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Pod people: ‘Pinko’ Pat Buchanan and the Daily Mail

Heavy breathing this week from London’s Daily Mail, which has denounced American political commentator Patrick J. Buchanan as a toady of Vladimir Putin.

Yes, GetReligion readers you read that correctly, while he has escaped the pinko, secret traveler and useful idiot sobriquets due to the march of history, the Daily Mail nonetheless is calling Pat Buchanan a Russkie stooge.

The lede of the April 5 story entitled “Pat Buchanan claims GOD is on Russia’s side and that Moscow is the ‘third Rome’” pulls no punches. Not only is God on Russia’s side, but so too is GOD.

Conservative firebrand Pat Buchanan insists that God is now on Russian President Vladimir Putin’s side. The bombastic pundit’s claims in a rambling diatribe posted to a conservative website that Russia is the ‘third Rome’ and the West ‘is Gomorrah.’

‘Putin is planting Russia’s flag firmly on the side of traditional Christianity,’ Buchanan wrote in the op-ed published by Human Events, adding that his recent speeches echo those made nearly 20 years ago by Pope John Paul II — in which the pontiff also criticized the West.

The article proceeds to summarize,with evident distaste, Buchanan’s April 4 syndicated column “Who’s Side Is God on Now?”

Not quite a tabloid, or “red top” in British newspaper parlance, the Daily Mail straddles the line between respectable and hysterical journalism. This story leans to the hysterical side — to the delight I’m sure of Buchanan, for whom this is great publicity — but to the detriment of those seeking to understand what is happening in Russia today.

The story has undergone revisions since it was first posted online. The first printing called the former Nixon speech writer a “bombastic preacher,” though subsequent editions were changed to “bombastic pundit.” What has not been updated, however, is the Daily Mail‘s claim that Buchanan is making the claims about God and Russia — when it is quite clear when reading the original piece Buchanan is reporting on what Putin believes to be Russia’s mystical destiny.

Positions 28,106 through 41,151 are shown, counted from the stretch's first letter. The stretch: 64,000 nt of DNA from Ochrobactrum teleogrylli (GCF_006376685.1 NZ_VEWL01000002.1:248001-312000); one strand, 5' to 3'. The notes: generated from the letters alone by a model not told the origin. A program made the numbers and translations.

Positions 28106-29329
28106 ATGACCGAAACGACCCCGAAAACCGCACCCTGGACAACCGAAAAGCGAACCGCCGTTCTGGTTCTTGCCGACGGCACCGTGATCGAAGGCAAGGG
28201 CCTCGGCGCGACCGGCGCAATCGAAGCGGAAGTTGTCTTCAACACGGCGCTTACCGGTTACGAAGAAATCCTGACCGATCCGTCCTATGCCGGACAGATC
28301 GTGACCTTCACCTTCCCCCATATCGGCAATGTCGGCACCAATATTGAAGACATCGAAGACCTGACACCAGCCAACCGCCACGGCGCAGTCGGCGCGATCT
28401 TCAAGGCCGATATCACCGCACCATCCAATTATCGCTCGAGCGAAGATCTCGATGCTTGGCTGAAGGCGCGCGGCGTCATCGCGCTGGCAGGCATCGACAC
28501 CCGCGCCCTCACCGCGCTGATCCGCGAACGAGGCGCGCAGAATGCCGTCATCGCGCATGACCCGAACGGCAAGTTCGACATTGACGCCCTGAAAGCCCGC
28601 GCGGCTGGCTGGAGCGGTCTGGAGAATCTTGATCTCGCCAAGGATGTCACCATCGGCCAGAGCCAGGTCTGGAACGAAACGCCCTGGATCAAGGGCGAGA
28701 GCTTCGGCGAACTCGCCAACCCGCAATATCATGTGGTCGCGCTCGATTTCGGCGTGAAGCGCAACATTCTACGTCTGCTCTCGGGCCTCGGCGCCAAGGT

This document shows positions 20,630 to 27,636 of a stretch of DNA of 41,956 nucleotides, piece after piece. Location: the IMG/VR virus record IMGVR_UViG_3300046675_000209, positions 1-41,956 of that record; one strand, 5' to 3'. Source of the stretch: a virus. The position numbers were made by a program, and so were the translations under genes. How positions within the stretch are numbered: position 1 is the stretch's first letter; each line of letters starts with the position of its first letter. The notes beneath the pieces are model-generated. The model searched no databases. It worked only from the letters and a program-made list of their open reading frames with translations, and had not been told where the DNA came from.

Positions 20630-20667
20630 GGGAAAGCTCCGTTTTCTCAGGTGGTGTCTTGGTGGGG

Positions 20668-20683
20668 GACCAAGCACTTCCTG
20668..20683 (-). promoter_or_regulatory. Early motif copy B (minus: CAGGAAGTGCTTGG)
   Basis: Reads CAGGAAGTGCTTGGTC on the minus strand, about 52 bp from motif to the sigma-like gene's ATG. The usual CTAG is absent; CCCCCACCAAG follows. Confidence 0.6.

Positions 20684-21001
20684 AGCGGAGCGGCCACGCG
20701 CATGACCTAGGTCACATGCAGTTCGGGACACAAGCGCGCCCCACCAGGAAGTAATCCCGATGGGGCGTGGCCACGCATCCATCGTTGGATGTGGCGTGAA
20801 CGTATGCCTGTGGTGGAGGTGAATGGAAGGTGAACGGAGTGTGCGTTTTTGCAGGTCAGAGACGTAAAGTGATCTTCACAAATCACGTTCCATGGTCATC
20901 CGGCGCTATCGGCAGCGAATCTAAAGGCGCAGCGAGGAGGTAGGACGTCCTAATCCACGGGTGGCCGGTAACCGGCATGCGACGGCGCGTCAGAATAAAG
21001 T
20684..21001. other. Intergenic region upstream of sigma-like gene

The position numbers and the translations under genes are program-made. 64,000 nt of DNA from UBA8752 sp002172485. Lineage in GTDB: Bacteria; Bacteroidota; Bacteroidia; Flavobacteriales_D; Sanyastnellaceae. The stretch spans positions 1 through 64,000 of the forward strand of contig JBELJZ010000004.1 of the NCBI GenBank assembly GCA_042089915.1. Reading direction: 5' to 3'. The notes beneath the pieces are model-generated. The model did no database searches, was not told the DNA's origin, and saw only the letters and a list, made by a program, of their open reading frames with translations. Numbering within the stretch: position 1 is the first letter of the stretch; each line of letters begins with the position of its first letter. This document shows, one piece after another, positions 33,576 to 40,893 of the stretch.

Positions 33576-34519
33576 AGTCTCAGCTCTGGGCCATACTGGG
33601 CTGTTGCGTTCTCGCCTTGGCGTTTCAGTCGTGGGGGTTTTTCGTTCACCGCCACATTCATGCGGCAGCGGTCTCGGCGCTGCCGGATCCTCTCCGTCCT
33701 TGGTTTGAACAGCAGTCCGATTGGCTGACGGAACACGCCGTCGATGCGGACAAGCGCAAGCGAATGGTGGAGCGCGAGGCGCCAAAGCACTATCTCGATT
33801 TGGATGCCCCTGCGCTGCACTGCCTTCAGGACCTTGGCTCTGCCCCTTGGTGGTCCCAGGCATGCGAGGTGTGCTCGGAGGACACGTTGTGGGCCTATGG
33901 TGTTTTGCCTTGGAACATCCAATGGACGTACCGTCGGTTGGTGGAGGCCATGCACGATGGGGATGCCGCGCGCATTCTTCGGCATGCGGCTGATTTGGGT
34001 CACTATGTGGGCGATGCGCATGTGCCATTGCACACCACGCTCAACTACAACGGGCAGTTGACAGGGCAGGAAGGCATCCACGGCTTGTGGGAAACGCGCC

Buchanan’s voice comes toward the end of his piece when he laments a world where the leader of Russia has donned the mantle of Christian morality. Good Catholics once prayed for the conversion of Russia, but today they should pray for the conversion of America.

In this week’s Crossroads podcast, Issues, Etc., host Todd Wilken and I touched upon the poor job Western reporters have made in covering the deeper currents of the Russia-Ukraine clash. And, while being blissfully unaware of Buchanan’s column and the Daily Mail‘s coverage, we spoke of the “Third Rome” and the belief held by many Russians (including Putin it seems) that Russia has been given a mission from God to renew and redeem the world.

The GetReligion piece “No peace in our time for the Ukraine” was a “got news” story — that is a GetReligion category of a religion related news story that has somehow been overlooked by the media.

The Western press has done a good job in reporting the words of John Kerry, Angela Merkel, David Cameron and other Western leaders. Putin is painted by most newspapers as a villainous KGB thug. However, the enthusiasm shown towards then new leaders of the Ukraine has been tempered by frustration with their inability to govern their country.

All of interest to a degree, I concede, but not of significant importance. The deeper currents of religion, ethnicity and national identity, I told Todd, were not being given a proper hearing. Without the context of historical background, of the five hunded year clash between Catholicism and Orthodoxy, of the battle between the Westernizers and the Slavophiles, it was not possible to understand what was happening, beyond the level of caricature (Putin bad, protesters good).

The religion angle as essential to understanding this dispute, yet it was not being addressed by the Western press. In my GR piece I reported on Russian and Ukrainian newspaper articles that presented harsh denunciations by local church leaders of their opposite numbers. I wrote:

Reading the statements from the Russian Orthodox Church published in the Moscow newspapers and the statements of the Catholic leaders published in Kiev quite clearly demonstrates the religious dimensions of this dispute. Putin’s Moscow is the inheritor of the civilizing mission of Holy Mother Russia while the Catholic Church is the bulwark standing fast in the face of the Asiatic hordes.

Church leaders have picked up the tempo in recent days. The patriarch of the Russian Orthodox Church, Cyril I (or Kyrill or Kirill, which means Cyril) offered his strongest critique of the unrest in the Ukraine last week, comparing it to the October Revolution.

In an interview with Interfax, Cyril stated:

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Daily Mail: Welby ‘casts out sin’ in new baptismal rite — not